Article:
For too long, medicine has been a cult that deifies workaholism and mocks those who “fuss” about sleep, say Matt Morgan and Peter Brindley
Lauren Connelly was delighted when she landed her ideal job. After years of proving her mettle through hard study she stepped enthusiastically onto the medical ladder. She was now a doctor, and would hone her craft at a rural Scottish hospital. Fast forward a few weeks and Lauren was exhausted, both physically and mentally, after yet another 100 hour-week. Undaunted she readied herself for seven consecutive night shifts. This may have been her dream job, but the truth is that the rota rarely allowed for adequate sleep. Her death occurred on 17 September 2011 on Scotland’s busiest motorway, after falling asleep at the wheel.
Following Lauren’s death, her dad, Brian , suffered his own insomnia, albeit for different reasons. Alongside grief, Brian Connelly was angry and in disbelief. After all, we—the supposedly sensible and all knowing medical profession—had blithely ignored decades of its own research. We know that lack of sleep kills. Data have consistently shown how it kills slowly and silently by increasing the likelihood of cancer, heart disease, immunosuppression, and weight gain. Poor sleep also kills suddenly and loudly through motor vehicle crashes and workplace trauma. If insomnia was a drug we would ban it immediately. If sleep was a drug we would prescribe it to all. Brian is right to speak up, is right to ask questions, and deserves our full support. The answer is seemingly simple: more and better sleep for all. The question remains: do we care enough to do the right thing?
Speaking six years after his daughter’s death, you can still hear gritty determination mixed through his Scottish accent. He intends to wake up the government and the medical profession, and like all good parents, he just won’t quit. There is legislation to limit working hours, but Brian will tell you how it is commonly exploited and stretched. For example, we often tabulate average working hours. This sleight of hand allows 100 grueling hour weeks to be hidden within a rota, as long as that rota includes less hours over subsequent months. Brian is clearly smarter than the lot of us when he reminds us that: “Sleep cannot simply be banked and averaged over time.” We simply don’t believe that any doctor should be worked to death.
For too long, medicine has been a cult that deifies workaholism and mocks those who “fuss” about sleep. Regardless of whether insomnia is limited to medicine or is, instead, a society wide issue, we can likely all agree that we need a cultural shift. This starts by senior folks speaking up and standing side by side with junior colleagues.
We should not, cannot, and need not stand by as doctors work hours that we would never condone for pilots or bus drivers. Lessons must be heeded. Fortunately, these are lessons that we have known for decades, and lessons that Lauren and her dad are shouting on our behalf. Patient safety matters, and so does practitioner safety.
Brian is a professional working in the information technology industry. As such, both his advocacy and his day job could save more lives than any single doctor. This is because many of the greatest patient safety initiatives have been spearheaded not by highly qualified doctors, but rather by remarkable and tenacious people who had to respond to tragedy and refused to wait for us to do the right thing. Brian’s campaign mirrors another magnificent non-medical professional, the airline pilot Martin Bromiley, whose wife Elaine died unexpectedly after a minor operation. Inability to manage her airway should not have ended her life, but it did. Elaine died because while the doctors and nurses had all of the individual skills they had insufficient team skills. She died because of her team’s spiral of indecision, deferred responsibility, and its collective failure to act. She died because a team of experts is not the same thing as an expert team. This death was no one person’s fault, instead it was everybody’s fault. Accordingly, making things better is everyone’s responsibility.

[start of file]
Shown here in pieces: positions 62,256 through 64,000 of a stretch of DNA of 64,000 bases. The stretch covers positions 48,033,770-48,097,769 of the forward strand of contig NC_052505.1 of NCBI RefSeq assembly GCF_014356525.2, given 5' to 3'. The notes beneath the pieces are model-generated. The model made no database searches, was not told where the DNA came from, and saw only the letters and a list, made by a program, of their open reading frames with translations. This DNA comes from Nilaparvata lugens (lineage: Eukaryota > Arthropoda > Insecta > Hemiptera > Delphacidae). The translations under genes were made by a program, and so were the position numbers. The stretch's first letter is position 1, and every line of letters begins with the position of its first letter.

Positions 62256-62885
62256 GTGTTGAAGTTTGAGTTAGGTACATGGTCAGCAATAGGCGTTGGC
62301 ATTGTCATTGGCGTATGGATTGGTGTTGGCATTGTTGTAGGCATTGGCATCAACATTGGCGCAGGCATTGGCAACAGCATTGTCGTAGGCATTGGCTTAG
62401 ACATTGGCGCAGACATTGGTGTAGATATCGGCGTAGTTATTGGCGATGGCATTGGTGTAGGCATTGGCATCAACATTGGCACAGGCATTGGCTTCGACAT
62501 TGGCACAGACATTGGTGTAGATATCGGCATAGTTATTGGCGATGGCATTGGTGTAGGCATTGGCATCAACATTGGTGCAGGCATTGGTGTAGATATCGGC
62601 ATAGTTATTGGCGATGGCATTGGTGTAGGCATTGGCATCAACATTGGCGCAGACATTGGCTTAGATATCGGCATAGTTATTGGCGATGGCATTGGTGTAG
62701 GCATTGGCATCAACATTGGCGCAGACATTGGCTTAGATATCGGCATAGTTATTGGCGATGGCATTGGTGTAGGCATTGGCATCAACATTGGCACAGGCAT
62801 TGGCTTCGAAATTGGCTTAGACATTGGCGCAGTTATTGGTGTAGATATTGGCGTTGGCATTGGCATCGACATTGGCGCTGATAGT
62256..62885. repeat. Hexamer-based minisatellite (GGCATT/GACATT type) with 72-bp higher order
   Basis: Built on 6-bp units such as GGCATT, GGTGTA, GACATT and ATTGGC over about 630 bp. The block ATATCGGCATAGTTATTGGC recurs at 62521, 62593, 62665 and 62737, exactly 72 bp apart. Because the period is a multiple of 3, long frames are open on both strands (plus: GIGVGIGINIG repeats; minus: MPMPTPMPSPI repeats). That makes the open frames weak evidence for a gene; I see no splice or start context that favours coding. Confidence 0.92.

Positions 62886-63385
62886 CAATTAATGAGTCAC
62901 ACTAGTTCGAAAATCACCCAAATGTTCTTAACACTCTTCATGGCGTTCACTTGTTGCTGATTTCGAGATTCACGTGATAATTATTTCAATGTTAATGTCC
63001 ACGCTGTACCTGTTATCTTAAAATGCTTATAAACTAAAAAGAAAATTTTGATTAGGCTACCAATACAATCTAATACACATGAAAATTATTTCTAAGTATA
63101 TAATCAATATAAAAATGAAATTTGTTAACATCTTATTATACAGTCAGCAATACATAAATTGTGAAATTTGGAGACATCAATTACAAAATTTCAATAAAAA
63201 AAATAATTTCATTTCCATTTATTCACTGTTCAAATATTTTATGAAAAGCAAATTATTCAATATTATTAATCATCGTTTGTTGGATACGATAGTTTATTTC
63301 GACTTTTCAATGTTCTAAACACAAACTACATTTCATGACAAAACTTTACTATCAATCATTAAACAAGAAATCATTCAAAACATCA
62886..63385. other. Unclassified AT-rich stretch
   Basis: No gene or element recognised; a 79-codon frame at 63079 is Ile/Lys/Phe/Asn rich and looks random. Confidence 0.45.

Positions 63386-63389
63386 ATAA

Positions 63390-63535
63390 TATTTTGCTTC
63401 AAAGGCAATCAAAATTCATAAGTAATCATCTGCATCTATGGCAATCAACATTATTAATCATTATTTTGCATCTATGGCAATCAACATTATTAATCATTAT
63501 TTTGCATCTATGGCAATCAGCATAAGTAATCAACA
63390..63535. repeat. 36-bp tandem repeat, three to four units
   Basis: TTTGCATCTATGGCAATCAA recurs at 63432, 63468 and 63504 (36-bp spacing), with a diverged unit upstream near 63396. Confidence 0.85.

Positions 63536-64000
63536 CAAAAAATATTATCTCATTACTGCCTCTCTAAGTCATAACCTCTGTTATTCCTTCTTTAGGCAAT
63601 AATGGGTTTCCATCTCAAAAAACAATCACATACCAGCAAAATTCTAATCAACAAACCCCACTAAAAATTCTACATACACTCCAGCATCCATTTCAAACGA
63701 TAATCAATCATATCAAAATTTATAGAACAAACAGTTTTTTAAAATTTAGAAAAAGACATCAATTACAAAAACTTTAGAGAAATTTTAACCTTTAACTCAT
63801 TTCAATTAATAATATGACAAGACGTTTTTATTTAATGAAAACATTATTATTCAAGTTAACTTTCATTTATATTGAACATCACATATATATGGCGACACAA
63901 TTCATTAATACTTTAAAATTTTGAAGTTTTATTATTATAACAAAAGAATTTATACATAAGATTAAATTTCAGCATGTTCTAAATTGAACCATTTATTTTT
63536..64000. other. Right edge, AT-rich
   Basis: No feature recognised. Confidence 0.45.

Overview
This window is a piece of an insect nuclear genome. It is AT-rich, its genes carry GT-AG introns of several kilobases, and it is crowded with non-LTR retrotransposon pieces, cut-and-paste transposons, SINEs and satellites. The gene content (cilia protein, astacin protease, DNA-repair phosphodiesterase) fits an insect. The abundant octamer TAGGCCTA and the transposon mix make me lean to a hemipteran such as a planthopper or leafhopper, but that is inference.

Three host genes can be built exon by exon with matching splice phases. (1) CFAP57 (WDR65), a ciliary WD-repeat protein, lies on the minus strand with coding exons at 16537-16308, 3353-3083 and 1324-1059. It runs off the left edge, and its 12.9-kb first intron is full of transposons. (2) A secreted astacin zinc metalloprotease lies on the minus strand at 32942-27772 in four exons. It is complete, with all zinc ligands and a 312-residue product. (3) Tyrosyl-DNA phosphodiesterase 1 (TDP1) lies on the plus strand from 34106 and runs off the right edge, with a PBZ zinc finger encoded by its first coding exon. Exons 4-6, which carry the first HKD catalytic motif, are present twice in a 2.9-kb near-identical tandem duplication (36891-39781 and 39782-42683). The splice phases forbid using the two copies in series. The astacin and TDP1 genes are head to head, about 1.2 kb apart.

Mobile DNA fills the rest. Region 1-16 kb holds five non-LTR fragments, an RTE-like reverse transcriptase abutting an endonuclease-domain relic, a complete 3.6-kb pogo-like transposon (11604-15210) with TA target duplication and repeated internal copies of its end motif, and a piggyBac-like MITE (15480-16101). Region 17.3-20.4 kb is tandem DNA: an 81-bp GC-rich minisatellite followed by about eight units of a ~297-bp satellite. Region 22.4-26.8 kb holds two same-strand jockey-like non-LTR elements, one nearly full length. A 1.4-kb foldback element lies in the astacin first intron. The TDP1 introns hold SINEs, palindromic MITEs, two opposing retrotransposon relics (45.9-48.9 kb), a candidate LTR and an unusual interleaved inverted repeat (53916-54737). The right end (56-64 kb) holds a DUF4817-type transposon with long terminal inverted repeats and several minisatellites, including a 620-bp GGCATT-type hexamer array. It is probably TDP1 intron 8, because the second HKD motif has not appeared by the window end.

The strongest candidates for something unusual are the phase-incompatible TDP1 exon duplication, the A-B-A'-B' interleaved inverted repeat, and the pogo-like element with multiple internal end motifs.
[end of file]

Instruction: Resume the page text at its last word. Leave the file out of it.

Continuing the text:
Like Brian, Martin Bromiley threw his energy into improving the system even while battling grief. They simply could not just stand by and let it happen again. Using decades old lessons learnt from the aviation industry, Bromiley’s Clinical Human Factors Group may well save more lives than you and I ever will. We suspect Brian’s campaign to reduce deaths from medical tiredness will be equally revolutionary and necessary and therapeutic. We medical practitioners have a lot of work to do. We need to wake up, and this starts by ensuring everyone is properly rested. We owe it to Lauren, Brian, Martin and Elaine…and many many others.
Matt and Peter would like to thank Brian Connelly for his bravery and time.
Matt Morgan, Honorary Senior Research Fellow at Cardiff University, Consultant in Intensive Care Medicine and Research and Development lead in Critical Care at University Hospital of Wales, and an editor of BMJ OnExamination.
Competing interests: None declared
Peter Brindley is a professor of critical care medicine, medical ethics, anesthesiology at the University of Alberta, Canada.
Competing interests: None declared